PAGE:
The good news is that post 2008, changes to financial sector regulations mean that (as mentioned earlier) banks must now hold much more capital—four times as much as before the Great Recession. Banks must also have greater liquidity and rely less on shorter-term funding so that in the event of a true crisis, the Fed and the Treasury will have enough time to organize relief in a severe liquidity crisis.10 So it is unlikely we would see widespread turmoil in the sector.

However, should the worst happen, and banks did begin to collapse, as we saw with the events this past Spring, deposits kept in a bank account (during a recession or not) are protected through the Federal Deposit Insurance Corporation (FDIC). Up to $250,000 is protected in individual bank accounts and $500,000 insured in joint accounts.11

Is now a buying opportunity for U.S. bank stocks?

The good news for potential investors is that bank stocks have been going strong so far in 2023. In fact, U.S. banks have outperformed the S&P 500 for over a year, thanks especially to rising rates. In such an environment, high interest rates increase the profits banks make on their loans.12

Moreover, the crisis earlier this year triggered a sector-wide sell-off despite some banks (particularly large ones) being fundamentally sound. That means that some bank stocks may be undervalued relative to the underlying strength and liquidity of their institutions overall, making for an excellent opportunity to pick up bargains.13

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  1. Schroeder, P., Prentice., C., & Anand, N., “Major US banks inject $30 billion to rescue First Republic Bank,” Reuters, March 16, 2023;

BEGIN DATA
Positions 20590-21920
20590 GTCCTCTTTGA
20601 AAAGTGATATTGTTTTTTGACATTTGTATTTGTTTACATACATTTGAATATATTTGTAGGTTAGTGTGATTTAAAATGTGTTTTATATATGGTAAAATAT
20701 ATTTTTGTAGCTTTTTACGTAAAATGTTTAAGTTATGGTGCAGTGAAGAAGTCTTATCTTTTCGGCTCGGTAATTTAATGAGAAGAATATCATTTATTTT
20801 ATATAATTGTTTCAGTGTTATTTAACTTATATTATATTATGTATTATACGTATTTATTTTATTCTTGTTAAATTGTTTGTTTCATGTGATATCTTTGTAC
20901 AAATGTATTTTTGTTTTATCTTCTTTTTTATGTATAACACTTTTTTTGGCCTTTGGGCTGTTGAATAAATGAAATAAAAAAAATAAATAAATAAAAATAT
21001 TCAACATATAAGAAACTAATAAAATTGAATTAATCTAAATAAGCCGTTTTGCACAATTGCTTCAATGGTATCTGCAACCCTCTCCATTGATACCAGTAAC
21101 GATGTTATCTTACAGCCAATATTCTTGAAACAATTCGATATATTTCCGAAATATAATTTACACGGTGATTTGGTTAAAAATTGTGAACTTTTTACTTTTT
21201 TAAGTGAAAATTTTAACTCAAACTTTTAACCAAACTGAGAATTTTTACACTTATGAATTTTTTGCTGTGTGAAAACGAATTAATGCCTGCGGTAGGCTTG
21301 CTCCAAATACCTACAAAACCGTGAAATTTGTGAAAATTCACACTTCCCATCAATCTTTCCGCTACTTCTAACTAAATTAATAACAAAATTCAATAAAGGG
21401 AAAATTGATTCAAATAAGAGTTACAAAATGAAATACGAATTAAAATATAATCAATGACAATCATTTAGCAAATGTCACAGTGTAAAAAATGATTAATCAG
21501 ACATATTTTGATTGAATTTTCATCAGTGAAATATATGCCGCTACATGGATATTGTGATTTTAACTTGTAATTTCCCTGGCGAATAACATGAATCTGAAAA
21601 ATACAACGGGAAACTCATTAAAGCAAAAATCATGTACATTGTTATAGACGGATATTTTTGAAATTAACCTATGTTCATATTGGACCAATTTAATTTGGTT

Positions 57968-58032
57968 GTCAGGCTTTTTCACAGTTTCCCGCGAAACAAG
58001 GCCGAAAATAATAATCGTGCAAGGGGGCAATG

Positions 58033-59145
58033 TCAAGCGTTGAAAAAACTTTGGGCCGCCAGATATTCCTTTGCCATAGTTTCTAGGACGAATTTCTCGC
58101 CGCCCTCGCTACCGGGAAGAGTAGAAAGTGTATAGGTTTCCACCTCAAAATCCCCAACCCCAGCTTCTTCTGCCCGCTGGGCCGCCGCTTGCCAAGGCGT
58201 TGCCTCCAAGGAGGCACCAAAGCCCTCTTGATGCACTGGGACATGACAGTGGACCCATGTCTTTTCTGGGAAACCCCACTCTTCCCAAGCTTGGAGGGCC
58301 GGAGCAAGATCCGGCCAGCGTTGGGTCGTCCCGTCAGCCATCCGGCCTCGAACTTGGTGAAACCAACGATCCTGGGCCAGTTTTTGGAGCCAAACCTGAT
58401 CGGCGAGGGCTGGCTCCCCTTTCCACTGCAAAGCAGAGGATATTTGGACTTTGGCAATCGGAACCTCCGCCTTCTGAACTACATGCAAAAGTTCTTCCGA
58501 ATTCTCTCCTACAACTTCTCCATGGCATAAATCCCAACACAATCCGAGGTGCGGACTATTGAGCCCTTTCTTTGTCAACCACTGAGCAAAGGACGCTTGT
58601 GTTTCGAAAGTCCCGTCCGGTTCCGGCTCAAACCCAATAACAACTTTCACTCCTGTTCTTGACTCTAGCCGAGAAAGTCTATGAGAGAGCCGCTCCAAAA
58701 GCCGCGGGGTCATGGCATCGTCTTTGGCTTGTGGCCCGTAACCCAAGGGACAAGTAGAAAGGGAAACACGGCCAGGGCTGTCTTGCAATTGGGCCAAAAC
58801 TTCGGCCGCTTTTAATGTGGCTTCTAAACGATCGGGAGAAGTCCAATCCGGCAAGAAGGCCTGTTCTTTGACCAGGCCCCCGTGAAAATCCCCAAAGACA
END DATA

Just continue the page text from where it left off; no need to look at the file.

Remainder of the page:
2. “First Citizens BancShares (FCNCA) Misses Q1 Earnings Estimates,” Yahoo Life, May 10, 2023;
  1. Evers-Hillstrom, K., “Fed chief says banking system is ‘sound and resilient’ after failures,” The Hill, May 3, 2023;
  2. Schroeder, P., Prentice., C., & Anand, N., “Major US banks inject $30 billion to rescue First Republic Bank,” Reuters, March 16, 2023;
  3. Singh, M. & Chibuike, O., “PacWest stock plunges as US regional banking woes worsen,” Reuters, May 4, 2023;
  4. “PacWest sells $3.5 bln loan portfolio to asset management firm Ares,” Reuters, June 26, 2023;
  5. Nishant, N. & Chibuike, O., “US regional bank shares rally after Western Alliance reports deposit growth,” Financial Post, May 17, 2023;
  6. Siegel, R., “Federal Reserve raises benchmark rate by 0.25 point despite bank turmoil,” The Washington Post, March 22, 2023;
  7. Shah, J., “Behind the Banking Crisis, an Era of Easy Money’s End: QuickTake,” The Washington Post, March 19, 2023;
  8. Elliott, D., “Banks and the Next Recession,” Oliver Wyman, 2019;
  9. Acevedo, S., “How to know if you should keep your money in a bank if you’re worried about a recession,” Business Insider, March 10, 2023;
  10. Schmidt, D., “Are Bank Stocks a Good Buy Right Now?,” MarketBeat, May 17, 2023;
  11. Berkowitz, B., “3 Top Bank Stocks to Buy in June,” The Motley Fool, June 3, 2023;